The Biggest Risk Factors for Cognitive Impairment in Older Adults

Disclaimer: Results are not guaranteed*** and may vary from person to person***.

Risk Factors for Memory ProblemsWhen talking to any senior about their changing health as they age, most admit to being concerned about their mental health. Seniors cherish their ability to think, reason, and remember important details. Losing this ability can cause an older adult to be institutionalized in a long term care facility.

Mental diseases such as dementia and Alzheimer’s often start out slowly and then progress over time. And while cures for the different forms of dementia that can affect seniors have failed to materialize, research has at least found ways to slow down the onset of these terrible conditions.

Take, for example, the results from a recent clinical trial that looked at the prevalence of cognitive impairment amongst elderly people living in Shanghai. None of the participants suffered from cognitive decline at the outset of the study.

The research team recorded associations between demographic, lifestyle, health, and medical factors at the outset of the study. Two years later, the researchers recorded symptoms of cognitive decline in 100 of the study participants. What were the biggest factors that accounted for these cases of cognitive decline?

According to the researchers, high BMI, diabetes, and having a low education were most likely to trigger adverse effects in the brain over time. These adverse changes mostly took the form of memory problems and confusion around time orientation. The researchers concluded that interventions tailored to prevent diabetes, obesity, and a lack of education could potentially prevent symptoms of cognitive decline later in life.

In another similar study, researchers investigated the prevalence of cognitive decline in a separate cohort of elderly people living in Shanghai. They conducted a survey of 3,176 people over the age of 55 in an effort to collect information about the participant’s medical history, demographic characteristics, and medication use. They then screened the participants for cognitive impairment.

A total of 266 people (102 men and 164 women) were identified as being cognitively impaired. Risk factors most associated with these cases of cognitive impairment included a number of social factors: education, marriage status, number of children, and family structure. As for physiological risk factors, once again high blood glucose levels and obesity were at the top of the list. These two risk factors for cognitive impairment were followed closely by a lack of physical exercise, a poor diet, and the presence of other chronic diseases. The researchers also found that anyone with the apolipoprotein E (apope) gene was more likely to experience cognitive decline.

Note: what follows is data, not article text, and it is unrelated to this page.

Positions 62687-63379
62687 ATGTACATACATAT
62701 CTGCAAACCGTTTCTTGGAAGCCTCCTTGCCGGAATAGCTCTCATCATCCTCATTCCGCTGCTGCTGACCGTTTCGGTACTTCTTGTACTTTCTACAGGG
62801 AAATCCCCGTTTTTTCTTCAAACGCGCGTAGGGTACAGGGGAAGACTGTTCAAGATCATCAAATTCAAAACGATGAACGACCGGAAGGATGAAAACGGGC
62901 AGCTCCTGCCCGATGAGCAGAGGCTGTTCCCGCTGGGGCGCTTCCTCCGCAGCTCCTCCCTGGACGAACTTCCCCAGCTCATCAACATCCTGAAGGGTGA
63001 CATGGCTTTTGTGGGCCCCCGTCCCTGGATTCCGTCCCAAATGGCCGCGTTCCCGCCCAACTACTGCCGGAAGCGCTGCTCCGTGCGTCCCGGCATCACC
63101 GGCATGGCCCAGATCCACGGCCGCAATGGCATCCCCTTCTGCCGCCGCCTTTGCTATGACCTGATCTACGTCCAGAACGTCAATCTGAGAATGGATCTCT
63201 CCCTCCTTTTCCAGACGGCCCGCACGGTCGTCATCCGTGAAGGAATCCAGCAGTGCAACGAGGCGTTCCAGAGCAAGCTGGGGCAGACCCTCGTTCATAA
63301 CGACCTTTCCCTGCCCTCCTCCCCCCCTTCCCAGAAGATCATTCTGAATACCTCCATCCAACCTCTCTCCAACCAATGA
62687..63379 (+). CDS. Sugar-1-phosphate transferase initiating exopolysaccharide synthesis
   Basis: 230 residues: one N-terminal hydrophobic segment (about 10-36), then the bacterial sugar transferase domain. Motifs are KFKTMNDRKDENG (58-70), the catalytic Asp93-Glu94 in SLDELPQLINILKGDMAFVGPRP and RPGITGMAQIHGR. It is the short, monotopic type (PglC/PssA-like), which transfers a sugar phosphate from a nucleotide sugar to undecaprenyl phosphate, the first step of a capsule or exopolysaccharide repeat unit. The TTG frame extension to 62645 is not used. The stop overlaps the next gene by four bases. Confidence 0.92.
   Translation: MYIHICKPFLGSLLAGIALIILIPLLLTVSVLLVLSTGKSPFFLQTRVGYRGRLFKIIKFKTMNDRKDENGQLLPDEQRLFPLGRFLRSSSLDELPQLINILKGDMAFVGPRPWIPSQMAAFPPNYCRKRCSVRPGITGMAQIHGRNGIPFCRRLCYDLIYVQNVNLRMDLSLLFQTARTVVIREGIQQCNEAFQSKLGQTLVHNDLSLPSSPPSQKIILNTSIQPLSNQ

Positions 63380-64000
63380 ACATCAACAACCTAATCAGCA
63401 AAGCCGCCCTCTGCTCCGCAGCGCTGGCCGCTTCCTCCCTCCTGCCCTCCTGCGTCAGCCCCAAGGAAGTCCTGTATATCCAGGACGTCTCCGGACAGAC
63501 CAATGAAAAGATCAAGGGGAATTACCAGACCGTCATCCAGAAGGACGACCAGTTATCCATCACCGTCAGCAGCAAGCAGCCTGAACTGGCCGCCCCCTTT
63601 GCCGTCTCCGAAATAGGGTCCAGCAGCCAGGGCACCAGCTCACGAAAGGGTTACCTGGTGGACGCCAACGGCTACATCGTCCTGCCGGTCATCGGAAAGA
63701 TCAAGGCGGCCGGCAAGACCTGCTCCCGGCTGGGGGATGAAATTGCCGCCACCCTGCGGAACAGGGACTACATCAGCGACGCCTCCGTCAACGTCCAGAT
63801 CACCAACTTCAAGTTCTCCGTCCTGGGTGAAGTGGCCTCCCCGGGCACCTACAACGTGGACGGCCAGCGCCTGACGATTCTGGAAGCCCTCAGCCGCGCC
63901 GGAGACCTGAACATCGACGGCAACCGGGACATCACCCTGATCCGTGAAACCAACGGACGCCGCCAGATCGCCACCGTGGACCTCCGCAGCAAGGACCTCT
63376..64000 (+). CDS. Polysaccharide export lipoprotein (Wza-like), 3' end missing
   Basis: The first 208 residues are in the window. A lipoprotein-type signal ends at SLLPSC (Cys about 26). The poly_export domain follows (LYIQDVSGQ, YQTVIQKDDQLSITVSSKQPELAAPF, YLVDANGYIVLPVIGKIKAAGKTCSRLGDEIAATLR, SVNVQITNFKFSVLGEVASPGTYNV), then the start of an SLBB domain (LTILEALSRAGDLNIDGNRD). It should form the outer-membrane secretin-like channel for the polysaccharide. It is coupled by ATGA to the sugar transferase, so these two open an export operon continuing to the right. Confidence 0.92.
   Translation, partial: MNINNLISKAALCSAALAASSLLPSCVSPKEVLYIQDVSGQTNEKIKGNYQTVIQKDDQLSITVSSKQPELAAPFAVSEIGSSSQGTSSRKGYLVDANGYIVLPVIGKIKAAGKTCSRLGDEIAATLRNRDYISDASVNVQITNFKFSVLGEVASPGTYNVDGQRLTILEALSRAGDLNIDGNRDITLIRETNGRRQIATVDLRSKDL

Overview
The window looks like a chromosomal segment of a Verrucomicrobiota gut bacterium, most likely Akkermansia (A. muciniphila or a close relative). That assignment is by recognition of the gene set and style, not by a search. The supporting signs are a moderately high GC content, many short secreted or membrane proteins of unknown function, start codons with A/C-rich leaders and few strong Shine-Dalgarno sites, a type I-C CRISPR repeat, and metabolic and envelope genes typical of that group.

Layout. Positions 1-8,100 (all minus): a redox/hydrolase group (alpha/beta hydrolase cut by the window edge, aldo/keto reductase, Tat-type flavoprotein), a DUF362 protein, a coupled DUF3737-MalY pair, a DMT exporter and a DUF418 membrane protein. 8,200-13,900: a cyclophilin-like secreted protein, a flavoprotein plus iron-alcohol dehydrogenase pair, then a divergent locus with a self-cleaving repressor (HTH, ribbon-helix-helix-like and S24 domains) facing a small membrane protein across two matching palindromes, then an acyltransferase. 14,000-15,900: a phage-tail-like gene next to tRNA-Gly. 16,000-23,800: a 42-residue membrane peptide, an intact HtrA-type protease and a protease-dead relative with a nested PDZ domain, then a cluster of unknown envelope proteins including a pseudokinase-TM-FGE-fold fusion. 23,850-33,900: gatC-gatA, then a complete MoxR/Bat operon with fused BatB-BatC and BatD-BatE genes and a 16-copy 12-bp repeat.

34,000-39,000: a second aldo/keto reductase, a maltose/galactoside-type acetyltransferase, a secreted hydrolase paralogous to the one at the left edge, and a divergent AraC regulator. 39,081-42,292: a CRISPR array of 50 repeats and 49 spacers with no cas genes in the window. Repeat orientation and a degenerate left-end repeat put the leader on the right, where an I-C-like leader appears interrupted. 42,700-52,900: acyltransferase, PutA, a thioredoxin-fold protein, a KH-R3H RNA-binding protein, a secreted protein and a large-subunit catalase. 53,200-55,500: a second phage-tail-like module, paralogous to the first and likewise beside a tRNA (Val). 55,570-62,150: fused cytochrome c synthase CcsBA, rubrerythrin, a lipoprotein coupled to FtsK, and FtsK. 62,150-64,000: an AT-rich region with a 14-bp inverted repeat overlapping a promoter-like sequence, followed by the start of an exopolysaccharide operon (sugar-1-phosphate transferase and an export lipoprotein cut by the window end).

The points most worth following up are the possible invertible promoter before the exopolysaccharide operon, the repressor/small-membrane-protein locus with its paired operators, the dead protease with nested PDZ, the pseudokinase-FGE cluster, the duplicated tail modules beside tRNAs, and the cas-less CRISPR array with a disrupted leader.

Once you are diagnosed with a form of dementia, it can be very difficult to reverse the onset of this complex and debilitating disease. If you’re a senior, take some advice from the preceding studies and lower your risk for suffering from cognitive decline by eating a healthy diet, exercising regularly, and watching your weight. Continue to exercise your brain by participating in activities and taking courses at your local community center, college, or university.

Don’t forget that social factors are also important in preventing cognitive decline. Keep active and engaged in social interaction with your family and friends.

Wang, G., et al., “Risk Factors for Cognitive Decline in Elderly People: Findings from the Two-year Follow-Up Study in Shanghai Urban Community,” J Alzheimers Dis. December 9, 2013.
Zhuang, J.P., et al., “Cognitive impairment and the associated risk factors among the elderly in the Shanghai urban area: a pilot study from China,” Transl Neurodegener. November 2012; 1(1): 22.
Wang, G., et al., “Risk Factors for Cognitive Decline in Elderly People: Findings from the Two-year Follow-Up Study in Shanghai Urban Community,” J Alzheimers Dis. December 9, 2013.